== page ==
Ghini's French Caffe on East Prince Road is a European and French restaurant that features Chef Coralie Satta-Williams, who is from Marseilles. She creates an array of tempting breakfasts and lunches that include creative salad combinations as well as fancy sandwiches and pastas. They also have a nice selection of wines. Ha Long Bay on East Broadway Blvd. is an Asian/Vietnamese restaurant that offers a cozy atmosphere with flavorful, spicy meals including soups with beef, shrimp, chicken or pork. Their average main course costs about $12. Jonathan's Cork on East Tangue Verde Road is a Southwestern steakhouse with a homey feel. Their rustic retro décor and non-standard steakhouse menu complements the atmosphere of the Old West. In addition to the traditional meats like steak and fish, they also offer an uncommon selection of meats such as buffalo, ostrich, and venison.
There is an array of venues available every day within the city of Tucson, Arizona. There is the Invisible Theater of Tucson, which is celebrating its 40th anniversary in 2010. The theater has showcased about 1,500 artists and 400 shows, which includes 120 world premieres. They want to represent the cultural heritage of the area while reflecting the truth without consideration of barriers based upon religion, age, ability, gender, or race. A project that the theater is very involved with is Project Pastimes – Me Inside of Me. The program has traveled all across the country and it focuses on ability rather than disability.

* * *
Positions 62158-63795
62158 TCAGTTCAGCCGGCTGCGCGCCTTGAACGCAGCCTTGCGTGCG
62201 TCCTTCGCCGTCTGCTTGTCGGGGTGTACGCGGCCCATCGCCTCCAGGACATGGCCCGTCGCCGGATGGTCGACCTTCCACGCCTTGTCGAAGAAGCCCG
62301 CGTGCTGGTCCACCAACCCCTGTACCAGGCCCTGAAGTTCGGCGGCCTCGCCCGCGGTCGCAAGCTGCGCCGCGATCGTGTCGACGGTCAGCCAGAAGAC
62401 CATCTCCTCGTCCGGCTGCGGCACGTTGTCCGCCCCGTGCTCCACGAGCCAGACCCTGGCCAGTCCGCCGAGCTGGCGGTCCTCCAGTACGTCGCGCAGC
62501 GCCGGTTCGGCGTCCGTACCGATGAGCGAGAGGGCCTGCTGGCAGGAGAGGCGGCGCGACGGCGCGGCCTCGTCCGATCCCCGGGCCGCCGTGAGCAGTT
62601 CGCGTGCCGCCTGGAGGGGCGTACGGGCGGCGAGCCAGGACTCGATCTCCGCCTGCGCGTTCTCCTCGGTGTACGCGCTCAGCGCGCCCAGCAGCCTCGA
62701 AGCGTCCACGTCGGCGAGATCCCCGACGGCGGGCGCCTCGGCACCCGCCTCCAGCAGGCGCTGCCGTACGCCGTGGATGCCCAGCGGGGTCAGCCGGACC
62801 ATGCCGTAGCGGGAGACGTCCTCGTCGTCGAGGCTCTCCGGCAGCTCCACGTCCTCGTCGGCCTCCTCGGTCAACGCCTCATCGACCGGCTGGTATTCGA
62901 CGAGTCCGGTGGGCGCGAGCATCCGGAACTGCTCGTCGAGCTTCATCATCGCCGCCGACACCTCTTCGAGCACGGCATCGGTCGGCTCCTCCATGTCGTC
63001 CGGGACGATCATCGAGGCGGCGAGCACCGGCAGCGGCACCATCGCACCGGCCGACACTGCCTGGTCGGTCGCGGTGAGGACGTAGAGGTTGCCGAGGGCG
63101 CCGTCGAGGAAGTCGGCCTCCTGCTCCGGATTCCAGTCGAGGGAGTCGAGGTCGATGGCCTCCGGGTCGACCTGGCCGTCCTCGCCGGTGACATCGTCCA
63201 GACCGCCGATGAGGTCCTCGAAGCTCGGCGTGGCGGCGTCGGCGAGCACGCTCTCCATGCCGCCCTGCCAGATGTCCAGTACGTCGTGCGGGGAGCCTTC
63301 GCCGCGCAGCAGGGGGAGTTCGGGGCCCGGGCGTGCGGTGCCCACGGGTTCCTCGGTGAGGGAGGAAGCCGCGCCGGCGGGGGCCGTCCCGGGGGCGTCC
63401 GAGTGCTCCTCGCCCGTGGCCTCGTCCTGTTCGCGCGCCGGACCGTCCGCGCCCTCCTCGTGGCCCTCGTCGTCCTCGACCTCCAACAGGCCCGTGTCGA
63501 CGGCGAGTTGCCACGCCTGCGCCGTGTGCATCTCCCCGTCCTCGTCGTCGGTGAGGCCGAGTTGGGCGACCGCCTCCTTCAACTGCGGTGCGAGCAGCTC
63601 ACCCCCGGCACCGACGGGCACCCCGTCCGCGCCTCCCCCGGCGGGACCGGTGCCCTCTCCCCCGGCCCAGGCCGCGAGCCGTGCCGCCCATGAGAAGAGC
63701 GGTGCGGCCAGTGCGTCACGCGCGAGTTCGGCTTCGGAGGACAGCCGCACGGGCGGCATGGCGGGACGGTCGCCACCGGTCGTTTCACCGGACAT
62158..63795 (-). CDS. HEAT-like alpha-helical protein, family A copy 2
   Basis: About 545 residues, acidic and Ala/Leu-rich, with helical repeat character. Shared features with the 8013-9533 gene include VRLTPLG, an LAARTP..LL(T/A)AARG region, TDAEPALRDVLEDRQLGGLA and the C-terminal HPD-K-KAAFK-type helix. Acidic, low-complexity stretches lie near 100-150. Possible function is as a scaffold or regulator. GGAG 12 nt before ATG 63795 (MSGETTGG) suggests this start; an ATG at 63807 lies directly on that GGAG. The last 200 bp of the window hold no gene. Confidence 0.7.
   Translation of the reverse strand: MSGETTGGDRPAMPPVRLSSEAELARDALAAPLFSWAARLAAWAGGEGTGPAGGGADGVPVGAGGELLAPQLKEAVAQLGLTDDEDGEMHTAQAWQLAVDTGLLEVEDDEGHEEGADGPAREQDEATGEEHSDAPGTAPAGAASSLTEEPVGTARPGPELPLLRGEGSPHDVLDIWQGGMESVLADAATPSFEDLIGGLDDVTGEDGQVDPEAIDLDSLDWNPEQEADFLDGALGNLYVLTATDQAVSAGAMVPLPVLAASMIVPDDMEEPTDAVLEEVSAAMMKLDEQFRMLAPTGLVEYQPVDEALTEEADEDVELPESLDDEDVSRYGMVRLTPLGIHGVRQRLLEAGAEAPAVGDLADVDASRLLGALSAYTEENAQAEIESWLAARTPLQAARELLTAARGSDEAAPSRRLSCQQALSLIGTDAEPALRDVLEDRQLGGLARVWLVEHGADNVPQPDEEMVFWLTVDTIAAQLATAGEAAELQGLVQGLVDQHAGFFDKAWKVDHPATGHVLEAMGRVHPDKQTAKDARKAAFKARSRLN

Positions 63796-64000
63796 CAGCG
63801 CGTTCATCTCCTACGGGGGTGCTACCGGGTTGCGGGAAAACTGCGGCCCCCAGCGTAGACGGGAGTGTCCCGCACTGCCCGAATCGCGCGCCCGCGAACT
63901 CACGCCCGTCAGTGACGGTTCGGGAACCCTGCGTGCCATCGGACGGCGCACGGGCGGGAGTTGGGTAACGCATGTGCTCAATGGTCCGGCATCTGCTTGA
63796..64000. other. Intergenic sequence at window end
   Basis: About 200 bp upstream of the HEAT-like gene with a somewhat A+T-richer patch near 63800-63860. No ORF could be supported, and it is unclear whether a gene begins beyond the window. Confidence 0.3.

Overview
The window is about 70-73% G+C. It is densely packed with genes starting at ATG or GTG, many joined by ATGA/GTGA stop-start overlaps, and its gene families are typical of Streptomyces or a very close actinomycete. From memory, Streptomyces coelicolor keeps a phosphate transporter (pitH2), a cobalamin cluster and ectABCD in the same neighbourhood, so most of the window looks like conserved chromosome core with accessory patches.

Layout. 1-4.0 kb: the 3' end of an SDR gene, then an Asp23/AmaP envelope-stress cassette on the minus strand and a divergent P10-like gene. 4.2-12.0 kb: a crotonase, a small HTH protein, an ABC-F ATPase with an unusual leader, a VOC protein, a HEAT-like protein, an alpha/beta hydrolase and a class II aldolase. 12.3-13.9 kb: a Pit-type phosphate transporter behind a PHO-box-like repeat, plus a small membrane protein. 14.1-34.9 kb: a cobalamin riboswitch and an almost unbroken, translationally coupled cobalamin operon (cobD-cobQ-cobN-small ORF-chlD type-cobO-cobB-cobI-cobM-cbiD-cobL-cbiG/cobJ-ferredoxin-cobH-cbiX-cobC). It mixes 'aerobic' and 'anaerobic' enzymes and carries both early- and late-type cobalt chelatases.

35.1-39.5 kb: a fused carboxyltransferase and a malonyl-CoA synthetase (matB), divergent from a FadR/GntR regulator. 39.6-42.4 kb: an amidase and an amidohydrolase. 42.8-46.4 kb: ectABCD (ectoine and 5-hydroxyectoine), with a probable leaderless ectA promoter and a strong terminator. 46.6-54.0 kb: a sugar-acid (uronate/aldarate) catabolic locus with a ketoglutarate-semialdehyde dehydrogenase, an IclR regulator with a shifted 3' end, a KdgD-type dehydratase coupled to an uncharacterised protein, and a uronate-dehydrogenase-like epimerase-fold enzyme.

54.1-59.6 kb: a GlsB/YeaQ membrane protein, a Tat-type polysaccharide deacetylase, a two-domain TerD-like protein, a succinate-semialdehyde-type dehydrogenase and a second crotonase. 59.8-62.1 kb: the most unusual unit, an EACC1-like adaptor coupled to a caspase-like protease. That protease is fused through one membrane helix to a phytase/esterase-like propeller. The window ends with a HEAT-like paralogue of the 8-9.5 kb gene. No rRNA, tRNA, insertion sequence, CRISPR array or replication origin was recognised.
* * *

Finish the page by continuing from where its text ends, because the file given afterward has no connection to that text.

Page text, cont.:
They want to enliven people with the power of art to enrich the lives of people through seminars, workshops, theater matinees and educational tours. The Arizona-Sonora Desert Museum will be celebrating its 50th anniversary in 2012. The museum was founded in 1952 by William Carr and Arthur Peck and it is a combination zoo, museum, and botanical garden. They exhibit many live animals in their natural settings and the museum has a reputation within the scientific community as an institution committed to protecting the land, animals and plants of the region. The Patagonia-Sonoita Creek Preserve on Salero Canyon Road is outside of Tucson but the drive is worth it. The area was purchased and the Preserve was founded in 1966. It is one of the few places in the state where older forest growth persists. This growth thrives with the help of the local cienegas, or desert wetlands. Some 300 species of birds have been catalogued at the preserve as well as coatimundis, desert tortoises, mountain lions, bobcats, javelinas, coyotes, and rattlesnakes.
There is so much to do in Tucson, Arizona. If nothing else, the Sonoran Desert is a beautiful place to watch the wildlife and the beautiful sunsets. The Reid Park Zoo is another wonderful place to see various wild animals in environments as close to natural as is possible. The Zoo is on South Randolph Way and it is a 17-acre zoo that features more than 500 rare animals, including an aviary exhibit and rare South American animals. The zoo is active in helping endangered species such as Siberian tigers and ruffed lemurs. Admission into the park is $6 for adults over 15, $4 for seniors over 62, and $2 for children ages 2 to 14.